I had considered blogging about urban wildlife like raccoons, skunks, opossums, squirrels, rabbits and other rodents in addition to a large assortment of insects and some amphibians that can be found in urban habitats. Occasionally deer, ground hogs, and even turkeys have been seen in Easton. A few years ago, a turkey hen explored the garden and parking lot in back of Nurture Nature Center.
As we’re thinking about serving turkey for Thanksgiving, this might be a good time to explore wild turkeys and their habitat.
Recently I visited a friend on Staten Island which has a human population of a half million. We were headed down a narrow residential street on the North Shore looking for a parking space. Suddenly there was a small flock of turkey hens moving from curb to street. We maneuvered around them.
Later in the day we passed more turkeys in front of the hospital, on street corners, in people’s yards. I had forgotten that New York City’s fifth boro has been inundated with turkeys. Residents complain about the filth they leave behind, and some turkeys are aggressive toward pedestrians.
I lived on the Island in the early 1980’s. No turkeys then, or deer for that matter either. However, deer have been seen occasionally swimming across the Arthur Kill from New Jersey. Deer too have become a nuisance in some neighborhoods, chewing on the landscaping. Turkeys don’t swim and are not long-distance flyers. How did they get to the Island?
It seems, according to the local newspaper, that someone in 1996 released her pet turkeys on an institutional property and from there they multiplied. There have been attempts to round up these birds and deport them, but it will take a lot more effort to remove this wildlife. You certainly cannot hunt them in this populous municipality. Unlike the deer which are being trapped and neutered, that method doesn’t work as well for turkeys.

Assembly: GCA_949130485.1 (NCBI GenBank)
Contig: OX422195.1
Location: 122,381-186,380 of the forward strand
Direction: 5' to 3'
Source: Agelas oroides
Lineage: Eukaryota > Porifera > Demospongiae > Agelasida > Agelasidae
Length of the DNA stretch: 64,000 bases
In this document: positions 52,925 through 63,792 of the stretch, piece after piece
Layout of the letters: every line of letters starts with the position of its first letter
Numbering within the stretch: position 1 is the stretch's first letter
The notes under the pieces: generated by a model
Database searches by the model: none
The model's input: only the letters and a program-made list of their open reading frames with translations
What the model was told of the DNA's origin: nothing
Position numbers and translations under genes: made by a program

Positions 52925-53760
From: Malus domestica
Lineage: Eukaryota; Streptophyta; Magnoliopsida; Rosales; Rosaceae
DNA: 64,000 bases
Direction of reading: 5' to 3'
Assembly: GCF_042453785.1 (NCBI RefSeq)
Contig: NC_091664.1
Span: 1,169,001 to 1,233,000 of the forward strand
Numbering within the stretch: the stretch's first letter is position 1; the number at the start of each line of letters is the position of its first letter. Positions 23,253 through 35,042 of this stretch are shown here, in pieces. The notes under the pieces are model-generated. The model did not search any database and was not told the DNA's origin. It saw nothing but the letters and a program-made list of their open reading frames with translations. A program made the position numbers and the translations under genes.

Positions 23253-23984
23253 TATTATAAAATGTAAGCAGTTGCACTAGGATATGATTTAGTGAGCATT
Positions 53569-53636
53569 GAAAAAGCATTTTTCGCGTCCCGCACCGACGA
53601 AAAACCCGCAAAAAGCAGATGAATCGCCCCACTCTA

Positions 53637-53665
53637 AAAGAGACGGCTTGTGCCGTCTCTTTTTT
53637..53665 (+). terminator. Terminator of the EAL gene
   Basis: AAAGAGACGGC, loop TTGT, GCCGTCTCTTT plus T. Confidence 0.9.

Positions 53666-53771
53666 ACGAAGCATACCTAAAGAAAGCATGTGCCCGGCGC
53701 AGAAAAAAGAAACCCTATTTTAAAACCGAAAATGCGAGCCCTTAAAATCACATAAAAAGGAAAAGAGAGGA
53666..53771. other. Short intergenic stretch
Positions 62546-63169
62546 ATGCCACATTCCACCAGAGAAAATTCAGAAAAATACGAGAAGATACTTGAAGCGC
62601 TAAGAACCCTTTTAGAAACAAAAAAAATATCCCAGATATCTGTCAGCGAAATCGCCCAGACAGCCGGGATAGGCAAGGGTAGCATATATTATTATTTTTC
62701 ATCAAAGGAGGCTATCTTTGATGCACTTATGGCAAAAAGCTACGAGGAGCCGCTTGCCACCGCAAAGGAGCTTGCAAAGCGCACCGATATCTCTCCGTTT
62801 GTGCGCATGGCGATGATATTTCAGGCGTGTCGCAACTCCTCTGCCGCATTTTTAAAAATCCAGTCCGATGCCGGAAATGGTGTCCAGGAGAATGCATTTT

Why have wild turkeys proliferated on the Island? Turkeys require shelter (trees for roosting at night), water, and food, often found in open spaces such as yards, athletic fields, and parks. They are omnivorous birds so they will eat grasses and leaves, insects like grasshoppers, worms, small snakes and frogs, fruit, nuts, and grains among other things that they find. Turkeys, like some other wildlife, have adapted well to urban life.
How could the wild turkey population be reduced, aside from trapping and removing them? While habitat shrinkage might slow the rate of population, predators such as coyotes, foxes, dogs, and humans are the more effective. Foxes live on the Island and occasionally have caught a turkey. I do not know if coyotes have been sighted on the Island yet although they have been seen in other New York City boros. Humans might hunt using archery in selected areas, but there is the public perception of hunting as being cruel to animals. Does the adaptation of wild turkeys to a New York City boro foretell the future of wild turkeys in urban Lehigh Valley?